Every Hulk movie misses the roughest part of its origin story


While Hulk fans may feel they understand his power, the ugly truth about his origins shows that Bruce Banner has more secrets than his film adaptations are willing to admit. First appearing in the 1962 film The Incredible Hulk #1, Bruce Banner’s gamma irradiation turned him into what Marvel called “the strangest man of all time!!”. It is the origin of the Hulk that shows how true this boast was.

While Marvel has researched and expanded the knowledge surrounding gamma mutation- recently linking it to a cosmic being known as The One Who is the Lowest-the original adventures of the Hulk came up with the rules for his transformation on the fly. Bruce Banner transformed into the Hulk at night and regained his human form during the day, later causing his changes with the help of gamma radiation, before finally settling into the modern status quo, where strong emotions prompt him to “leave the Hulk”. However, in those early days, not only the method of transformation was unpredictable.

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While Hulk has always been strong and tough, his abilities were initially much less consistent. The Hulk’s body will react to threats in a new way, and his monstrous form and distorted personality will present countless surprises. In the first six issues from Stan Lee, Jack Kirby and Steve Ditko, the Hulk becomes super-suggestible, changes character and colors, and even transforms everything except his head. The idea of the Hulk as a beast that grows stronger from rage has not yet been established, and the stories focus on the disturbing idea of awakening a monstrous and truly unpredictable inner self. These bodily horror abilities remain part of the Marvel sequel and are best explained by Bruce Banner in The New Avengers: Ultron Forever #1 (from Al Ewing, Alan Davis, Mark Farmer, Rachelle Rosenberg and Travis Lanham). After the Hulk is beheaded, Banner’s head grows out of his chest. to replace him, Bruce explains to his time-traveling allies:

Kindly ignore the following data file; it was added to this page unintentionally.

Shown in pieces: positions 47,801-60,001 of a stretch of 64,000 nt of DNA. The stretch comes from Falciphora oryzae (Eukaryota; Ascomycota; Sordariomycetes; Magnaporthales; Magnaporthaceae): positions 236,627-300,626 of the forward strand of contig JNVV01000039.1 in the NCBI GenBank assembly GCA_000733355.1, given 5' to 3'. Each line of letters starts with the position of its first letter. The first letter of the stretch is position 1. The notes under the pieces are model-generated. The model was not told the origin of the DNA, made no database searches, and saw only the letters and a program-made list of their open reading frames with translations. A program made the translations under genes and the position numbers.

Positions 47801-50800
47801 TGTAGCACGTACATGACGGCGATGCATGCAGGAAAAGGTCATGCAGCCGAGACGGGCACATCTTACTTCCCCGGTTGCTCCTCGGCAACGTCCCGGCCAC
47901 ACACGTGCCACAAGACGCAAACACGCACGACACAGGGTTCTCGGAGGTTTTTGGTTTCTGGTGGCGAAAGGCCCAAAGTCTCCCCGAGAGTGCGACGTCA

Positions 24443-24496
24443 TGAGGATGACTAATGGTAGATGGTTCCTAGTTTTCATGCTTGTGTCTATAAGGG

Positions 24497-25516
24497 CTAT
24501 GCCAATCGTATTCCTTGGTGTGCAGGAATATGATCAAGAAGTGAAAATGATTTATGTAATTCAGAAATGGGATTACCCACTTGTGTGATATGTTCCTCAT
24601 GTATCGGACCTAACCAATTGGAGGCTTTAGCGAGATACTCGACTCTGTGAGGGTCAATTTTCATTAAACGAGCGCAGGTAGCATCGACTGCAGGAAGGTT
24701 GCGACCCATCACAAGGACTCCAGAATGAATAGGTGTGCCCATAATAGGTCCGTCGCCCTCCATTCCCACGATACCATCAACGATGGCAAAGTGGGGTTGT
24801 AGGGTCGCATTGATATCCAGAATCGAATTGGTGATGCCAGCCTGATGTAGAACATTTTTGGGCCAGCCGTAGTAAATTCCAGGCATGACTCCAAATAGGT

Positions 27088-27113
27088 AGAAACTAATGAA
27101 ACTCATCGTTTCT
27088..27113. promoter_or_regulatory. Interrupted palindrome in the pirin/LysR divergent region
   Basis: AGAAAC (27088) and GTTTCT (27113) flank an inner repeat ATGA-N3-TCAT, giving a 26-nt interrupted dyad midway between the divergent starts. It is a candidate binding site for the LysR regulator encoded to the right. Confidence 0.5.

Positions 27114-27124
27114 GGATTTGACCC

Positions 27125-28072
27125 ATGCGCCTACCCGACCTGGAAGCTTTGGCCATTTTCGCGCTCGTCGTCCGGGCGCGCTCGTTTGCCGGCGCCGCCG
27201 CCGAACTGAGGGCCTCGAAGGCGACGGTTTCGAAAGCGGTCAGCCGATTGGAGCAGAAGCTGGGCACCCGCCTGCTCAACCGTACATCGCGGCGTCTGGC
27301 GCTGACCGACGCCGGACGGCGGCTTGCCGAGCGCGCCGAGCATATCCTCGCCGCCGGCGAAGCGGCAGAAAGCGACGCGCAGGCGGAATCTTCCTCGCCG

The curse of the Hulk… deforms my body. It changes every day, every month. It’s like a monster is looking for who to be. … Maybe in the future the Hulk will be something predictable, but right now… I’m afraid it’s not an abnormality.

These foundational stories played an important role in making the Hulk something more than just a super-strong brawler, adding a deep metaphysical context to the forms the Hulk takes and what he can and cannot do. While film adaptations tend to portray the classic “Wild” Hulk, this is not the original version of the hero, but the simplest iteration. There were very few eras in the history of Hulk publications when the creators ignored the infinite potential of Hulk transformations, although the modern highlight is the “Immortal Hulk” by Al Ewing and Joe Bennett, who completely returned to the origins of the Hulk’s body as an incomprehensible source of horror. It’s the Hulk’s ability to do and be anything that makes him so terrifying to Bruce Banner, providing the necessary context for their acrimonious relationship, even when the Hulk is at his most stable and heroic.

The Hulk was an artifact of the pop culture of very real fears about the possibility of radiation changing the human form, and the unstable period immediately following his origin is the purest expression of this idea. While the Hulk is the big, angry musculature of the Avengers, he is also a distorted expression of Bruce Banner’s repressed trauma and rage, and the rude, disturbing things his body can do are important to this aspect of the character.